Scandal’s writers had the kidnapped Olivia Pope auctioned off to the highest bidder, and the most recent episode ended with her being sold to Iran and trotted out in the desert to meet her new owner. Let’s just think about this for a minute.
Now I am a fan of this show and have been from the beginning, but the imagery of a Black woman being sold –during Black History month no less– does not sit well with me.
Olivia started off as a powerful, well-connected fixer who was highly sought out for her political prowess. She was beautiful, brave and smart. Oh, and the clothes. They had me from the first episode.
We could relate to Olivia because brilliant and accomplished though she was, she had one weakness – a man. Don’t we all? So many of us have just about every other aspect of our lives together except for the personal portion. Hers is an extreme situation, but it resonated with a lot of us.
Season three is when things started changing. There was less fixing and more personal drama between her and her married boyfriend and the other guy she is sleeping with regularly.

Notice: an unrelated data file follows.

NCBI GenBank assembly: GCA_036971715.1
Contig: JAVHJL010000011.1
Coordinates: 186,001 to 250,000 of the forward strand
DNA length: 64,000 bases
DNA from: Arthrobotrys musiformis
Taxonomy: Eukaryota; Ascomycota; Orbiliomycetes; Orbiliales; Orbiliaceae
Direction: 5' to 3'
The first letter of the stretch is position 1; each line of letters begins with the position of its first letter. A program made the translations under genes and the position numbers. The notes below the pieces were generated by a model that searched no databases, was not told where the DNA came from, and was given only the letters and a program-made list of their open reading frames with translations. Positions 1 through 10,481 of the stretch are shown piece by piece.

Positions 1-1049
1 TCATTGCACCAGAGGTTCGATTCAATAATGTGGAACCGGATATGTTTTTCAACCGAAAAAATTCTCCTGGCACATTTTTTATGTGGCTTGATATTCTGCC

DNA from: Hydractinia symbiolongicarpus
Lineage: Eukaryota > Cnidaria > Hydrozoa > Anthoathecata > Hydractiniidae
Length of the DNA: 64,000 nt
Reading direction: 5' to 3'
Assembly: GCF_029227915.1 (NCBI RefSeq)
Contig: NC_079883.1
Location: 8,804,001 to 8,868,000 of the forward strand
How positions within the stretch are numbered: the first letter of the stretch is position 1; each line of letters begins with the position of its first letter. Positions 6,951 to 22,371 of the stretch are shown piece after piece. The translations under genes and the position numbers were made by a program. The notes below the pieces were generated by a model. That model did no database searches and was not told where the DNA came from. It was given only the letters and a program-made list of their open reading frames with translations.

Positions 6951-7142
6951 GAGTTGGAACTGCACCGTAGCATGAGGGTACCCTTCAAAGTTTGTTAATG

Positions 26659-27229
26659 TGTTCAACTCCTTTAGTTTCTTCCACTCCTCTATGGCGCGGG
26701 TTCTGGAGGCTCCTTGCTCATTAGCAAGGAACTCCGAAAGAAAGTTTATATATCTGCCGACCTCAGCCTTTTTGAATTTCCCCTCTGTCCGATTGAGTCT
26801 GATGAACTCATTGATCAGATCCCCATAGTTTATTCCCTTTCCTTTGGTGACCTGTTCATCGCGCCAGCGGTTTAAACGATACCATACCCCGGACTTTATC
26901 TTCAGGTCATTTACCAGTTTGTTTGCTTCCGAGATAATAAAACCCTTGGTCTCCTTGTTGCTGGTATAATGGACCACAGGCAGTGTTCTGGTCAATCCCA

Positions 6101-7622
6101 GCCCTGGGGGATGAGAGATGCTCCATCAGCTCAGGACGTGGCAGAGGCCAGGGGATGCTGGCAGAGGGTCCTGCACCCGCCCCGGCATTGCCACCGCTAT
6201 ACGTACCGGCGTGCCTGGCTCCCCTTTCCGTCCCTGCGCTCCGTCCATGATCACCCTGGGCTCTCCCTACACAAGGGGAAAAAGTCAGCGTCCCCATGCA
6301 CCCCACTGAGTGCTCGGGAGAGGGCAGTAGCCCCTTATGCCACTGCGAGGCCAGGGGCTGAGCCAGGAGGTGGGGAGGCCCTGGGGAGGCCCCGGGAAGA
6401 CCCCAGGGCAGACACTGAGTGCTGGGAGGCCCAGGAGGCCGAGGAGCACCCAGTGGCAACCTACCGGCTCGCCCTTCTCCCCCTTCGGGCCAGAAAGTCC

The winter finale ended with her being kidnapped and when the new season started Olivia advised her captor to sell her to the highest bidder instead of waiting to be rescued. The idea is as absurd as it is offensive.
Human trafficking is a real problem, and I do not see why the writers would use this as a plot device. Out all of the ways to bring Olivia out of this predicament they opted for this one?
I have overlooked a lot for the sake of dramatic license, and it’s been well documented in my recaps, but this commodification of Black women is going too far.
And for those who would argue “It’s just a tv show!” I challenge you to dig a little deeper because entertainment shapes our culture in many ways. No, I do not think that Black women are at risk of being herded back to the auction block wholesale, but this is terrible imagery, and I do not like it.
Are we so hungry for images of ourselves on tv that we are willing to blindly accept anything that is dished out? And the fact that a Black woman helms the show makes no difference to me in this case.
It’s okay to not to care about the implications of this plot twist, but please do not characterize those of us who do care about it as angry militants because that is not true.
My deep appreciation of this show has not dimmed my critical thinking skills, and as mother Iyanla would advise us “Let’s call a thing a thing.”
I’ll keep watching for now, but I need this show to get back to what it was and tone down the craziness.